How to find and send free e books to Kindle How to find and transfer free e books to your Kindle (reader mail)Mario writes: I have an Amazon Kindle e-reader with Wi-Fi. As a first time user, how can I go about on getting free books to read. Please provide a step by step answer. ex: best sites to go to, how to go about it, etc. Much appreciated.

So, you’re looking for free Kindle books? Well, you’ve got plenty of choices—more than a million, actually.

Most of these free e-books are older, often classic titles in the public domain or otherwise out of copyright, although plenty of contemporary authors are offering their digital books for free.

Also, transferring Kindle-compatible books to your device (whether you’re using a dedicated Kindle e-reader or a Kindle smartphone or tablet app) couldn’t be easier, although you will need to make sure you’re dealing with a compabile e-book format.

So, ready to crack open a few books? Let’s get started.

Finding free Kindle books

 
There’s no shortage of free Kindle-compatible books online—indeed, we’re pretty much talking an embarrassment of digital riches, free for the downloading. The real challenge is deciding where to begin.

Open Library e books 300x205 How to find and transfer free e books to your Kindle (reader mail)

Sites like Open Library offer hundreds of thousands of free, Kindle-friendly e-books.

  • Our first stop, unsurprisingly, is Amazon—specifically, Amazon’s list of Kindle bestsellers, which includes a list of the top 100 free Kindle books. No, you’re not going to find “The Hunger Games” on the list; instead, expect bodice-rippers, self-help books, and fiction from authors you’ve probably never heard of. Still, you’ll probably find some gems as long as you’re willing to be adventurous.
  • Another option is Amazon’s new Kindle lending library, a perk for Kindle e-reader owners (sorry, the Kindle smartphone app doesn’t count) that lets you borrow (if not keep) a single book per month.
  • Next up: Project Gutenberg, a searchable directory of tens of thousands of free e-books, including a treasure trove of out-of-copyright masterworks. If you’re into the classics, you won’t want to miss this site.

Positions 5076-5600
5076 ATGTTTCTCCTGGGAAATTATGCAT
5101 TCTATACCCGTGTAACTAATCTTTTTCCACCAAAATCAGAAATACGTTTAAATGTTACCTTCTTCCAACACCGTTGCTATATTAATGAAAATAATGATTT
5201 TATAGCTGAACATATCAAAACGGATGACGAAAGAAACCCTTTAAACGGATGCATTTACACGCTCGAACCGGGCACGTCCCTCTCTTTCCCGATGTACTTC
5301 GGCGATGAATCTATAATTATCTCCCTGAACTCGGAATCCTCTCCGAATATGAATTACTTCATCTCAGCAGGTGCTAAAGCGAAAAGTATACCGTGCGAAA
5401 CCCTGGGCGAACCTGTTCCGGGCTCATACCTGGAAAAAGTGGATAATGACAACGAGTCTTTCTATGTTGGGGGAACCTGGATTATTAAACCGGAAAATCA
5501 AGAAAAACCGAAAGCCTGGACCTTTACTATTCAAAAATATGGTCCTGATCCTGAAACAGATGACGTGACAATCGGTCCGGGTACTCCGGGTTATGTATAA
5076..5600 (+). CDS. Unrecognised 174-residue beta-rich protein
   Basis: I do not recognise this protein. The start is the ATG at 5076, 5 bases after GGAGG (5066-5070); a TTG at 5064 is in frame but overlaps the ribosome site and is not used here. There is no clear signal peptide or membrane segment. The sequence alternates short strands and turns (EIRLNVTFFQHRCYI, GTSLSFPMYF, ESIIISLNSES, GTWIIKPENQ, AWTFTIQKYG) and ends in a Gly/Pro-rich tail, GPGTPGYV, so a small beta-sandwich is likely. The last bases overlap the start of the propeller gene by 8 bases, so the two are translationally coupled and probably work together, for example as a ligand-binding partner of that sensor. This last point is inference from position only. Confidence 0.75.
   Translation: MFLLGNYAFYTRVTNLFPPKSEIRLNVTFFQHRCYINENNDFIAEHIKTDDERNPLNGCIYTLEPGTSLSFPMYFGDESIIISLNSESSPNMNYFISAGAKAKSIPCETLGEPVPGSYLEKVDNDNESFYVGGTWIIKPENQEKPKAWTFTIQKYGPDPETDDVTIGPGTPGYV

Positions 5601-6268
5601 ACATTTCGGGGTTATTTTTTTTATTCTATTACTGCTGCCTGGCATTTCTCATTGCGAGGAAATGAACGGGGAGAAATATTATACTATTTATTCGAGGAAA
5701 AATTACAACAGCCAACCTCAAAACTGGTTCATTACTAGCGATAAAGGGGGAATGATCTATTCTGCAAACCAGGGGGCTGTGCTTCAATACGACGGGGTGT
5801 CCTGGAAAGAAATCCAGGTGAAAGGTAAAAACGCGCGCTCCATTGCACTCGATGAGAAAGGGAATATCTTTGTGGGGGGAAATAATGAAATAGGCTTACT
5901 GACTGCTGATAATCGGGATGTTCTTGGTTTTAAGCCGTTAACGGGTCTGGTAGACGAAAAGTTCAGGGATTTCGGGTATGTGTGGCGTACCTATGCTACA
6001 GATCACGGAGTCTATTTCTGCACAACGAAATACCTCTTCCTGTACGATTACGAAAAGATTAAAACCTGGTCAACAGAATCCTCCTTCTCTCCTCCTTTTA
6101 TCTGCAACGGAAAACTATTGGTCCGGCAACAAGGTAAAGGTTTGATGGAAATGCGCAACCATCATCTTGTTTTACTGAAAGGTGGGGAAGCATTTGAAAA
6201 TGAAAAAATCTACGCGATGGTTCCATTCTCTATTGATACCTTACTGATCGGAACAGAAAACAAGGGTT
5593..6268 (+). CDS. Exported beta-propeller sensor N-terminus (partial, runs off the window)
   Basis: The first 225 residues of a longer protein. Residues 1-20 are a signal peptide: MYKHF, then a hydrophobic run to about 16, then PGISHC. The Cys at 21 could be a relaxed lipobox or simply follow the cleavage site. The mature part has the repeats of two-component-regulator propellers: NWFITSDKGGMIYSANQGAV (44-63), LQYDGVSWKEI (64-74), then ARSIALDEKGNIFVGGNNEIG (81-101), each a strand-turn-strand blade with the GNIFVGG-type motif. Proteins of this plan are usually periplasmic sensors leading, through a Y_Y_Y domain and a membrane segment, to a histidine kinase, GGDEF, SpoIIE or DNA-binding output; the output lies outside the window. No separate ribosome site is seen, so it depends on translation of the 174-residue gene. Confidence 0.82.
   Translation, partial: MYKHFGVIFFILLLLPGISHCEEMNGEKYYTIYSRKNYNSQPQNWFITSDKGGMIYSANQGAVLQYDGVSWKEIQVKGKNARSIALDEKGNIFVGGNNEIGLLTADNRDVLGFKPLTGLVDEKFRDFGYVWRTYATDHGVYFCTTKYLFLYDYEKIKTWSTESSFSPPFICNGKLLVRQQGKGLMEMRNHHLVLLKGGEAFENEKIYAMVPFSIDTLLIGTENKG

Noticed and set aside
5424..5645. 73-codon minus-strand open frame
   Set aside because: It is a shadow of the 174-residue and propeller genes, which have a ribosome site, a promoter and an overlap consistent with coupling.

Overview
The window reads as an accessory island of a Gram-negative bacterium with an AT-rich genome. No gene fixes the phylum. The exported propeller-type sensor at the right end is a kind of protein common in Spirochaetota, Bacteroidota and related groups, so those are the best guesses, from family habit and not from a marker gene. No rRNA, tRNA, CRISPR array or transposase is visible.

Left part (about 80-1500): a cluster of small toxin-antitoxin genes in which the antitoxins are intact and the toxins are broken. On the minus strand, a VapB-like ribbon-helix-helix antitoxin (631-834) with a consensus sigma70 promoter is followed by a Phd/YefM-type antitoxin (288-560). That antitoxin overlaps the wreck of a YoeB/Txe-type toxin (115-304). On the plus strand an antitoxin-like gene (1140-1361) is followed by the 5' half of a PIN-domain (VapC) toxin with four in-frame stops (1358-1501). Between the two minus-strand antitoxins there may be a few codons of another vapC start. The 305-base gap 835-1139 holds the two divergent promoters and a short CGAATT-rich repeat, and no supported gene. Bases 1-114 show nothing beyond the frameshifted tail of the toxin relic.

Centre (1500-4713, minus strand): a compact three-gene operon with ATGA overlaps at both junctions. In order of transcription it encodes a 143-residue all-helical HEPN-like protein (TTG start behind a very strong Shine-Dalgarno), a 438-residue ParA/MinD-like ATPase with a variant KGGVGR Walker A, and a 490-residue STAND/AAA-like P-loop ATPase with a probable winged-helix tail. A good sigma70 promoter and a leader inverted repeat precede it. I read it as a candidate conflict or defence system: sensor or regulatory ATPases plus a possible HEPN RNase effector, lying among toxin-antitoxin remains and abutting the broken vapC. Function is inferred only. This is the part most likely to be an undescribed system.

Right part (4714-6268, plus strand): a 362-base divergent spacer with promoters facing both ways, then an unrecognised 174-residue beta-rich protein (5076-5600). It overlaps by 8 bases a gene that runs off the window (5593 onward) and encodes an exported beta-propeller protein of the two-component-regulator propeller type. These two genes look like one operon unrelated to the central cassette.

• Also handy: Open Library, a handsomely designed site that seeks to catalog each and every book ever written—talk about ambitious. The site also has a quick link to more than a million free e-books in a variety of Kindle-friendly formats.
  • I’m also a fan of Freekooksy, a blog that highlights a different (and mostly contemporary) free e-book each day, including limited-time giveaways by notable authors.

Want more? Check out A Kindle World for an exhaustive, frequently-updated treasure map of free e-books sites.

Getting the right format

 
Not all e-book documents are created equal. Among the file types you’ll see listed on the free e-book sites I’ve listed above: EPUB, PDF, MOBI, PRC, “plain text” files (TXT), and Amazon’s proprietary AZW files. Confused yet?

The good news is that most of the free e-book sites listed above will make it perfectly clear whether there’s a Kindle-compatible version of a specific title—and if there is a specific Kindle version, you should download it first.

Specifically, the main file formats you’ll see associated with Kindle e-readers are AZW, MOBI, and PRC. AZW is the e-book format used by Amazon for copy-protected Kindle books, while MOBI and PRC are more common for free e-books.

TXT and PDF files, meanwhile, are also compatible with your Kindle, although you may have to do without features like a table of contents (often the case with TXT files) or the ability to easily change font sizes (for PDFs).

Last but not least, there’s the popular EPUB format, which is one of the most widely used for free e-books—and no, it’s not compatible with the Kindle. If you’re game, though, A Kindle World has the scoop on a utility that’ll convert EPUB volumes into a Kindle-friendly format.

Sending free books to your Kindle

 
In many cases, you’ll find it incredibly easy to send a free e-book to your Kindle. Both Open Library and Freekoosky, for example, offer prominent “Send to Kindle” links for many of their selections, and Amazon (naturally) will offer to zap its free Kindle books directly to your device.

What if there isn’t a “Send to Kindle” link? Well, you can always download an e-book to your desktop and e-mail it to your Kindle—assuming it’s in the right file format, of course.

  • The first step is to download a book to your desktop PC or Mac. Project Gutenberg, for example, has download links for all its free e-books. Just click, then select an easy-to-find download location.
  • Next, you’ll need the “Send-to-Kindle” e-mail address for your Kindle e-reader. Just visit Amazon’s “Manage Your Kindle” page, go to the “Send-to-Kindle E-mail Settings” section, find the name of your Kindle device, and grab the e-mail address that’s listed right next to it.
  • Once you’ve got the address, just compose message to your Send-to-Kindle e-mail address, select the e-book on your desktop and attach it to the e-mail, and click “send.” Within a few minutes, your free e-book should pop up on your Kindle’s home page.

One thing to keep in mind for those with 3G-enabled Kindles: Amazon charges a small fee for sending books via e-mail over your Kindle’s 3G connection. That said, sending books to your Kindle via Wi-Fi is free.

You can also send e-books to your Kindle using Amazon’s new Send to Kindle tool (for Windows PCs only), or via your computer’s USB port.

Hope that answers your questions, Mario. Still need help? Let me know!

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